And why would we want or expect to go it alone? Texans pay income tax and other federal fees just like any other state's residents. Some of our politicians may be bug-fuck crazy—or they may simply be off the chart cynical, it's not clear which is worse. But by and large we are full of kind, big-hearted people. When neighboring states or nearby foreign countries suffer the wrath of nature or the callous nature of man, Texans are often among the first volunteers on the front line rendering aid.

So, when Texas Tea Party Republicans seek to deprive taxpayers in any state of their own money, in some cases money and resources specifically earmarked for disaster relief, maybe it's time for voters of all stripes to re-examine that party's notion about what Americans expect and deserve from their elected representatives.

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Reposted from Daily Kos Elections by Jeff Singer
U.S. Senator John McCain (R-AZ) (R) arrives for a vote on whether to overturn a presidential veto of the Keystone XL pipeline, at the U.S. Capitol in Washington, March 4, 2015. The U.S. Senate failed on Wednesday to overturn Obama's veto of legislation ap
Republican Sen. John McCain will face a credible Democratic foe next year
Leading Off:

AZ-Sen: Tuesday morning brought some exciting news for Arizona Democrats, as Rep. Ann Kirkpatrick announced she'd run against veteran GOP Sen. John McCain, who is seeking a sixth term in the Senate. It's a welcome but unexpected development: Kirkpatrick, who holds a vast, GOP-leaning seat in the state's northeast, had long been on the DSCC's wish list but had never spoken publicly about her interest in taking on McCain. Her entry instantly makes this race competitive, as a recent PPP poll showed McCain with a horrific 36-51 statewide approval rating and just a 42-36 lead on Kirkpatrick.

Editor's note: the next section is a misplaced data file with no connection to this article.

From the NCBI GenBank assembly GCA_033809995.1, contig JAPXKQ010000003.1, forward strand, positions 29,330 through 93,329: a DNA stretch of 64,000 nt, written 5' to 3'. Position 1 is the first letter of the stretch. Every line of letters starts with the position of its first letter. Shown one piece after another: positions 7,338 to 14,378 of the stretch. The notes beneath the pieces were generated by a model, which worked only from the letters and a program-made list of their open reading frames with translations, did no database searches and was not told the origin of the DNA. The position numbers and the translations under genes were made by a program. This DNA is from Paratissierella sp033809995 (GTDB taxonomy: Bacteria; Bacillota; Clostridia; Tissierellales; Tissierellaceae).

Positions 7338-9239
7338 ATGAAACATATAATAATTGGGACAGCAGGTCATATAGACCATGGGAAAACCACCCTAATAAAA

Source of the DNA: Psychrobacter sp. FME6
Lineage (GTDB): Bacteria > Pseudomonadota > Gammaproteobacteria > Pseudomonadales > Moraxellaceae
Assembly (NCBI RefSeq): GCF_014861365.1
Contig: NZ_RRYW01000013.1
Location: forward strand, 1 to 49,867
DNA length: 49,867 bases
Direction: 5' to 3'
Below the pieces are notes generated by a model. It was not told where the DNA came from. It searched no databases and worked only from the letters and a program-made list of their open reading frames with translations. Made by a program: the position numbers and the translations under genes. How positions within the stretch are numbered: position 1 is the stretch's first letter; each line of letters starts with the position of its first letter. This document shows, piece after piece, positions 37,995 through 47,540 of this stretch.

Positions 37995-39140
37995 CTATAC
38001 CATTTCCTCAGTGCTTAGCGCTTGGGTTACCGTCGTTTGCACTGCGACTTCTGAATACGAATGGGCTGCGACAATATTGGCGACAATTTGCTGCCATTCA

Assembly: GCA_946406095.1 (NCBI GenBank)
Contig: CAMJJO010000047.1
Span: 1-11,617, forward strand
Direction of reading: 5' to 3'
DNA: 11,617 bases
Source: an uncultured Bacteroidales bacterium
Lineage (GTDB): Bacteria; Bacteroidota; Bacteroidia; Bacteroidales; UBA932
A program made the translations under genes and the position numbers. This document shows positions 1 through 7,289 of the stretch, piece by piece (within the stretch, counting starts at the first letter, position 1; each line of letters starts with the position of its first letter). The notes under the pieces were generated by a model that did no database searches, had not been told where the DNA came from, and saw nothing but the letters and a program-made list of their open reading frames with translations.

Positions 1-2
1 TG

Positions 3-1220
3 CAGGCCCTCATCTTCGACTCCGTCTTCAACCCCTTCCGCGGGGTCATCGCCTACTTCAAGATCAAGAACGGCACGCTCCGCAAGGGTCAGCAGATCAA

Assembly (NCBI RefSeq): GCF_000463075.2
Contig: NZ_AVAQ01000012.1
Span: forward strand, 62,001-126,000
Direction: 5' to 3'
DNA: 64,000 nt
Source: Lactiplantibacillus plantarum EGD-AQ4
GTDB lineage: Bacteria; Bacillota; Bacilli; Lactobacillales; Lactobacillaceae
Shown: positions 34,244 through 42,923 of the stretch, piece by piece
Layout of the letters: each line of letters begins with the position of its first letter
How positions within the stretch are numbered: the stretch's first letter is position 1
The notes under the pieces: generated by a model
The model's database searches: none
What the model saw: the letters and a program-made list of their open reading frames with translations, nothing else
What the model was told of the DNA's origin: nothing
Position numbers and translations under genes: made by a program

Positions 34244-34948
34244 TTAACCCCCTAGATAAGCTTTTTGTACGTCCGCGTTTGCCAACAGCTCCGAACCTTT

Those are very weak numbers for an incumbent, particularly in a red state like Arizona, but McCain actually faces a double-barreled threat. Hardcore conservatives have long despised McCain for his many apostasies—he's always preferred hobnobbing with the Sunday talk show set rather than party with the tea partiers—and he's already earned a primary challenge from state Sen. Kelli Ward. That same PPP poll found McCain up just 44-31 on the unknown Ward among Republican voters, another terribly weak result.

Ward's not a strong candidate, though (she's a "chemtrail" conspiracy theorist who's been spurned by anti-establishment groups like the Club for Growth), and McCain handily dispatched a similarly unimpressive primary opponent back in 2010. But Ward could keep McCain occupied, draining his coffers and dragging him to the right, as Kirkpatrick travels the state and raises money. And if a better option emerges in the GOP primary for the purity brigades, it's possible McCain might not even earn his party's nomination.

Democrats, though, can only hope for so much, and they're already quite fortunate that they've landed someone like Kirkpatrick, who has experience winning on difficult turf. However, her candidacy comes at a price. Kirkpatrick's 1st Congressional District went for Mitt Romney by a 50-48 margin, making it one of just five red seats held by a Democrat anywhere in the country, and odds are it will now return to the Republicans.